Hi, Lou.

    I am wondering if you or any of your bloggers know of a place to get a replacement base for one of these TLT’s. I have a mid-90’s set-up with the neon green and have a hairline crack in one of the bases near a screw head. Is it possible to replace this part?

    Great museum and overall website.

  8. Lou December 26th, 2007 4:59 pm

    Paul, that’s a really common form of damage. I’d try Salewa/Dynafit USA

    http://speedup.dynafit.us/

    Please leave a blog comment and let us know how it goes.

  9. Laca December 23rd, 2011 12:39 pm

    hello, I have a dynafit tlt, the same modell which is shown here in the article. Is it crampon and brake compatible?

  10. Chris K November 1st, 2012 9:52 am

    I was just gifted a pair of Rossignol CUT 10.4 skis with “Tour (lite) Tech” bindings that look only a bit more modern than these … blue/purple plastic and green bumpers. Well, to be fair, the heel piece looks pretty much like my Vertical 10, more so than this.

    I have no idea how to date these. I was thinking I might put them on some resort skis, but they don’t have brakes and it’s not clear that they take brakes … or that I could find the brakes if they exist.

    (I might know where to find another set of similar age, if you want them for the museum. You might have to take the 191cm straight skis they’re attached to, though. 🙂 )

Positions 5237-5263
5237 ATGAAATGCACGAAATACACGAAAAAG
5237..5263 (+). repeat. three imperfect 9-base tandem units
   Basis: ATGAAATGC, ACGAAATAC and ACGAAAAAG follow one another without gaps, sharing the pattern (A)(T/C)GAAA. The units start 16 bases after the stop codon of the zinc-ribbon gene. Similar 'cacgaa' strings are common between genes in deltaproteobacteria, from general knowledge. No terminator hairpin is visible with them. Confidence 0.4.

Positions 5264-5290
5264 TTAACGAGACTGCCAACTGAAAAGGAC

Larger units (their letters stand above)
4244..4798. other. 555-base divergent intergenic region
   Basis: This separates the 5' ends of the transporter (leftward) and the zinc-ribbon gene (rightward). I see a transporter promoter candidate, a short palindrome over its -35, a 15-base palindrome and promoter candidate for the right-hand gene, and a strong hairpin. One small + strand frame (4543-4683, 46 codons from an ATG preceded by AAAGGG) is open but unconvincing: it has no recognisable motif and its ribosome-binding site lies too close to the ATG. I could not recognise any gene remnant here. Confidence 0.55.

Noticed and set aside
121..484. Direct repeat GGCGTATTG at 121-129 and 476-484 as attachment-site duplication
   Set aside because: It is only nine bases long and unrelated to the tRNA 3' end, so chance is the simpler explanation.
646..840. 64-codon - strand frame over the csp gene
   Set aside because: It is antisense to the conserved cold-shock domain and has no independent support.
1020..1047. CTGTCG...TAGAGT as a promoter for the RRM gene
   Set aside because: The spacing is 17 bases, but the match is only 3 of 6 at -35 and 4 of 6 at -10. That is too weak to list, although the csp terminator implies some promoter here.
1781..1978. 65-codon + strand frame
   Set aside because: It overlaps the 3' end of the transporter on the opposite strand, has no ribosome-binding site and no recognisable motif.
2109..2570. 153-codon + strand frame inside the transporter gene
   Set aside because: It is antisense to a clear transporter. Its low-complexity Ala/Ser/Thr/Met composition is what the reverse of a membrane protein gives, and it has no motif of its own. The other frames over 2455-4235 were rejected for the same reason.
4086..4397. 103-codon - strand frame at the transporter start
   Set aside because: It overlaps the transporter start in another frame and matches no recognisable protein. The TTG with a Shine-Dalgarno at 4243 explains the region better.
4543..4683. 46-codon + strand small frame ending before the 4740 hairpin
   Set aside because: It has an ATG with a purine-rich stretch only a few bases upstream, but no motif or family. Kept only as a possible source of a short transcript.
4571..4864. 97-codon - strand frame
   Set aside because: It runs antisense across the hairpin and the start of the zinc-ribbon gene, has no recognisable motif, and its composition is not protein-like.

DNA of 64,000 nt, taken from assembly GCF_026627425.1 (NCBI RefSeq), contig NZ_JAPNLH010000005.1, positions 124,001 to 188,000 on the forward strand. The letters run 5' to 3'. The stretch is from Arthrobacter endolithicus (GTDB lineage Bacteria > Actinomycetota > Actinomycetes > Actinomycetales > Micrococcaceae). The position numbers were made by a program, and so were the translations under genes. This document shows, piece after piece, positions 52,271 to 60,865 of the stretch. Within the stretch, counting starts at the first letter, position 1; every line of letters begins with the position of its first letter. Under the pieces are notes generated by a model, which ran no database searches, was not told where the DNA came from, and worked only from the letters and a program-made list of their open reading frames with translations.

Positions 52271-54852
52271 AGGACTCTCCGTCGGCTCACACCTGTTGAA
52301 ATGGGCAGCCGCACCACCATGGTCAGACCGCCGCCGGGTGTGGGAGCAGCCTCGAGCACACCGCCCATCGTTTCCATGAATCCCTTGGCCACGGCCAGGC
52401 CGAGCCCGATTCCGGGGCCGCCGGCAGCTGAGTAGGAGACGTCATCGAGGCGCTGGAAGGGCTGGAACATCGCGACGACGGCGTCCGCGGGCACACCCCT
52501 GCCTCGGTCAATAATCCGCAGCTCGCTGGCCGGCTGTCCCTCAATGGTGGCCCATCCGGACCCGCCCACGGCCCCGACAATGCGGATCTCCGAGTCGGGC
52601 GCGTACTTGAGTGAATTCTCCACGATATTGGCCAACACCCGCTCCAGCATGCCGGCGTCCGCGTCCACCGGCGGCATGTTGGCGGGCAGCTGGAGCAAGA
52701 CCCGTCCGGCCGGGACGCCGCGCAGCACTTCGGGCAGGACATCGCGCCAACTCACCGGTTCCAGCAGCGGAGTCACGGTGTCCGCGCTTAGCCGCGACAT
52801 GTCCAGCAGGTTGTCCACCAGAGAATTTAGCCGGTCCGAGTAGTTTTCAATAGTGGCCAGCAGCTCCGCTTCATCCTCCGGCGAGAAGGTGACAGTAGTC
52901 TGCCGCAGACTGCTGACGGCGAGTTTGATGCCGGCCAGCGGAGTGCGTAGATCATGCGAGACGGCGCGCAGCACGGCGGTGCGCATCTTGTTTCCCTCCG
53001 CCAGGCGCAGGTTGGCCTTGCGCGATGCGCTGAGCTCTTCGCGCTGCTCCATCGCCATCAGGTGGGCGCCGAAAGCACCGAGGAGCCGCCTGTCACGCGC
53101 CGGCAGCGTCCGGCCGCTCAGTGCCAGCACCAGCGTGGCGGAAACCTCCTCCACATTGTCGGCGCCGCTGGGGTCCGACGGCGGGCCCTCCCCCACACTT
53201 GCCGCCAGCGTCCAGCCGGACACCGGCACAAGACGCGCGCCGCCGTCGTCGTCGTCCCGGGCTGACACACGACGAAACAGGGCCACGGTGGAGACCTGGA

11. Lou Dawson November 1st, 2012 10:07 am

    Chris, those old Dynafit (Low Tech) bindings are very cool, but I’m not sure how appropriate it is to put a +20 year old binding into active service. I do see these getting used, especially in Europe, but problems happen such as the plastic of the rear base plate cracking.

    They did make brakes for those, but they’re of course not available in retail.

    As for the museum, I’ve got quite a few older Dynafit bindings but am always looking for ones that are of slightly different vintage. If you end up with some, send me a photo via the contact link above and I’ll see if they’d be of use. FYI, we have a shipping budget for the museum, but no acquisition budget. Lou

Got something to say? Please do so.





Anti-Spam Quiz:

You can subscribe to comment notification by checking the box to left, but you must leave a brief comment to do so, which records your email and requires you to use our anti-spam challange. If you don't like leaving substantive comments that's fine, just leave a simple comment that says something like "thanks, subscribed" with a made-up name. Check the comment subscription checkbox BEFORE you submit.